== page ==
Author Topic: DNA from Victorian stamps and envelopes  (Read 523 times)

Offline Milliepede

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Re: DNA from Victorian stamps and envelopes
« Reply #9 on: Monday 31 December 18 11:49 GMT (UK) »
Or saved it till next Christmas  :D
Hinchliffe Huddersfield Wiltshire

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Re: DNA from Victorian stamps and envelopes
« Reply #10 on: Monday 31 December 18 11:49 GMT (UK) »
I seem to recall that the flap was just tucked in in the olden days when I was young.  Wasn't there a differential postage rate?
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Offline ShaunJ

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Re: DNA from Victorian stamps and envelopes
« Reply #11 on: Monday 31 December 18 12:00 GMT (UK) »
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I seem to recall that the flap was just tucked in in the olden days when I was young.  Wasn't there a differential postage rate?

As I recall it was 21/2d to send a card in an unsealed envelope, and 3d to send a sealed letter.
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Offline Mart 'n' Al

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Re: DNA from Victorian stamps and envelopes
« Reply #12 on: Monday 31 December 18 12:01 GMT (UK) »
I'm too young to remember the olden days.  I recall my dad's friend in the late 1960s used to send a Hartlepool football paper to us, with just a band of brown paper 4" wide around it, to qualify for a low rate.  My dad's friend used to secrete a hand-written letter inside to get a special rate.  Wow, I haven't thought about that for 50 years.

Martin
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Re: DNA from Victorian stamps and envelopes
« Reply #13 on: Monday 31 December 18 12:08 GMT (UK) »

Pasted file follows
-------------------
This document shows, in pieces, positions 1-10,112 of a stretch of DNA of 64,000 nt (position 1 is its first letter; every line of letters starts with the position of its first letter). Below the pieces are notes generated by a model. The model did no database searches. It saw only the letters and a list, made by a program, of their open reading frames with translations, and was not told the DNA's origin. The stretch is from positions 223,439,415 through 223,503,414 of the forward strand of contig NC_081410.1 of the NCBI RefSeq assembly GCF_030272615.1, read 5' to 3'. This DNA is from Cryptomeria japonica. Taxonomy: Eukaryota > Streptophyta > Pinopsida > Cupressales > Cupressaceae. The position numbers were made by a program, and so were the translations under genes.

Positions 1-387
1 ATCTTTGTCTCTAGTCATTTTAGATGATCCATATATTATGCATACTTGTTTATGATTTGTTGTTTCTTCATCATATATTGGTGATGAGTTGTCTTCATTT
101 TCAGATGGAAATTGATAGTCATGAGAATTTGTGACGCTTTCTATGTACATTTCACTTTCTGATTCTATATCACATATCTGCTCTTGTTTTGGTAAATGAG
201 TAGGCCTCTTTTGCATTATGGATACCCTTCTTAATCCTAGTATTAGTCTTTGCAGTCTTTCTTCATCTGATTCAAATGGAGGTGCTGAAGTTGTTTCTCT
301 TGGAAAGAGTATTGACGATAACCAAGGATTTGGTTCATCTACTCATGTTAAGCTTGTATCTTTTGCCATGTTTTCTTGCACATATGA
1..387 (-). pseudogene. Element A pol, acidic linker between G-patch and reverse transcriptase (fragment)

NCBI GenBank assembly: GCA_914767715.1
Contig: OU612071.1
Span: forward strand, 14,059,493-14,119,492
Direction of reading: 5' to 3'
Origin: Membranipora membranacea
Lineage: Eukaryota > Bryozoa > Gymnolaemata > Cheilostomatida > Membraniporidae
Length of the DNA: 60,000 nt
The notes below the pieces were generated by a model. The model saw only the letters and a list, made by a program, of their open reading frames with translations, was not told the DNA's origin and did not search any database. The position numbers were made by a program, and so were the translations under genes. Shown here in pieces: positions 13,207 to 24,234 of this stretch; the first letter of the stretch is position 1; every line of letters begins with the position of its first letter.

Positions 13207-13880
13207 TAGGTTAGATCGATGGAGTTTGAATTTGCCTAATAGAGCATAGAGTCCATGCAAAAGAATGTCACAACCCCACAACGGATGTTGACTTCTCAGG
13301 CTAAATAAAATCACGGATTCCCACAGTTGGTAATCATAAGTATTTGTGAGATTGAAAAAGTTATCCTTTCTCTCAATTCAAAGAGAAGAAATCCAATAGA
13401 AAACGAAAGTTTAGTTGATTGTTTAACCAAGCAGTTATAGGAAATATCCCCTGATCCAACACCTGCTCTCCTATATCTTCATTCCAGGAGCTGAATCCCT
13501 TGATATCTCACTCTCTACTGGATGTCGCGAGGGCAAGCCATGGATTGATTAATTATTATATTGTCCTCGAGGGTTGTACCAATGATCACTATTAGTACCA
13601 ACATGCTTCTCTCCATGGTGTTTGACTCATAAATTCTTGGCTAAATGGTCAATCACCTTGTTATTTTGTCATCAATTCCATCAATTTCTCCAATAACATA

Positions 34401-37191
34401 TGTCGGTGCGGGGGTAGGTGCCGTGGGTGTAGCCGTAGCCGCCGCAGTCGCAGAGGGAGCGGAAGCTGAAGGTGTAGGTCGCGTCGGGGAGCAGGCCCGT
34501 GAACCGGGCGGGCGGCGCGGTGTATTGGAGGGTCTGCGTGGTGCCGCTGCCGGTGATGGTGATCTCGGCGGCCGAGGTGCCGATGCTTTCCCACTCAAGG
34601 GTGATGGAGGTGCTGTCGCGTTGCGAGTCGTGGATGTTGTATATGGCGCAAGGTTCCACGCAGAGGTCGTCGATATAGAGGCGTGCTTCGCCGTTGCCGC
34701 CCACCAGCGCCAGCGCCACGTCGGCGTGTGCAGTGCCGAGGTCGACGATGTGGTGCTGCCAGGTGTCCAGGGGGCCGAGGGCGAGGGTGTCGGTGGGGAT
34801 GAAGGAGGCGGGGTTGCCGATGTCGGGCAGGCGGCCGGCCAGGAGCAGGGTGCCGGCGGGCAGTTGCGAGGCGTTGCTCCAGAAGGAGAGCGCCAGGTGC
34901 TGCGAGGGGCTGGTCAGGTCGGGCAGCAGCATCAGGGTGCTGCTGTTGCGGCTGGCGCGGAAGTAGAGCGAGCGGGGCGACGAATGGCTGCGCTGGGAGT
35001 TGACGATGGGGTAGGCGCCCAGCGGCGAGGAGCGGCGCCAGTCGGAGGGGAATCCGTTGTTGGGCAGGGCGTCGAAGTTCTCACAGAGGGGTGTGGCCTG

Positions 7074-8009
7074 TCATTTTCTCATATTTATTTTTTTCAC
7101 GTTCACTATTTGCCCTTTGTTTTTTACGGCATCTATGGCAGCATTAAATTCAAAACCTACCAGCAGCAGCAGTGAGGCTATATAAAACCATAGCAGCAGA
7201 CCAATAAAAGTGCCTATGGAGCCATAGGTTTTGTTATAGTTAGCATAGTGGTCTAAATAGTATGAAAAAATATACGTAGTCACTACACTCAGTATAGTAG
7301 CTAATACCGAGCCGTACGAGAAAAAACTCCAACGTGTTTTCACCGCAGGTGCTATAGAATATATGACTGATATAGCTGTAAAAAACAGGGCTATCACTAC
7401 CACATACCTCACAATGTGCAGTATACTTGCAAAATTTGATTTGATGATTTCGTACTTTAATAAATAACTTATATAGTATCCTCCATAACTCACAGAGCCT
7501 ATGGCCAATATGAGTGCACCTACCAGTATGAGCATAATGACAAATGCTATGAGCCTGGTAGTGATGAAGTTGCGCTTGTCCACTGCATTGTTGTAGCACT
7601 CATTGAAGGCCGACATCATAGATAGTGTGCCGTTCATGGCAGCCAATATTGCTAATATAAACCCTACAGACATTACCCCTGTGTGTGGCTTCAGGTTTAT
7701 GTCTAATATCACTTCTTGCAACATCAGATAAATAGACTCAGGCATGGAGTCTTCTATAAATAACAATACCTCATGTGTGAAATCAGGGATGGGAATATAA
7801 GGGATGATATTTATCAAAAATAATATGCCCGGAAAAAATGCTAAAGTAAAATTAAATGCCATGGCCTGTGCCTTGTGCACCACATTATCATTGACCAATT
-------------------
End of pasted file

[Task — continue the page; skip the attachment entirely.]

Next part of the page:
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I seem to recall that the flap was just tucked in in the olden days when I was young.  Wasn't there a differential postage rate?

As I recall it was 21/2d to send a card in an unsealed envelope, and 3d to send a sealed letter.

So we'd only be able to collect DNA from the posh or wealthy  ;D
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Offline Guy Etchells

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Re: DNA from Victorian stamps and envelopes
« Reply #14 on: Monday 31 December 18 12:37 GMT (UK) »
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I seem to recall that the flap was just tucked in in the olden days when I was young.  Wasn't there a differential postage rate?

As I recall it was 21/2d to send a card in an unsealed envelope, and 3d to send a sealed letter.

So we'd only be able to collect DNA from the posh or wealthy  ;D

No poor folk licked the stamps on most cards and letters they sent.
Cheers
Guy
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Re: DNA from Victorian stamps and envelopes
« Reply #15 on: Monday 31 December 18 12:46 GMT (UK) »
We didn't and we were poor.

I really think the whole idea is a wee bit OTT.


Added - I do have an original marriage cert from 1873 with signatures, etc. It was in the family bible.
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Online Wendy2305

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Re: DNA from Victorian stamps and envelopes
« Reply #16 on: Monday 31 December 18 13:03 GMT (UK) »
American author Patricia Cornwell claims to have done this to identify Jack the Ripper from a stamp from one of the ripper letters She funded a private investigation to identify Jack and published a book on her idea that he was artist Walter Sickert
Unfortunately the test could only be Mitochondrial

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Re: DNA from Victorian stamps and envelopes
« Reply #17 on: Monday 31 December 18 13:23 GMT (UK) »
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Many historians discount claims that Sickert is a suspect in the Jack the Ripper Murders. But like so many of the theories that surround the unsolved mystery, believers of a particular theory will go to any length to prove that they are the ones who have finally cracked the case.

https://allthatsinteresting.com/walter-sickert
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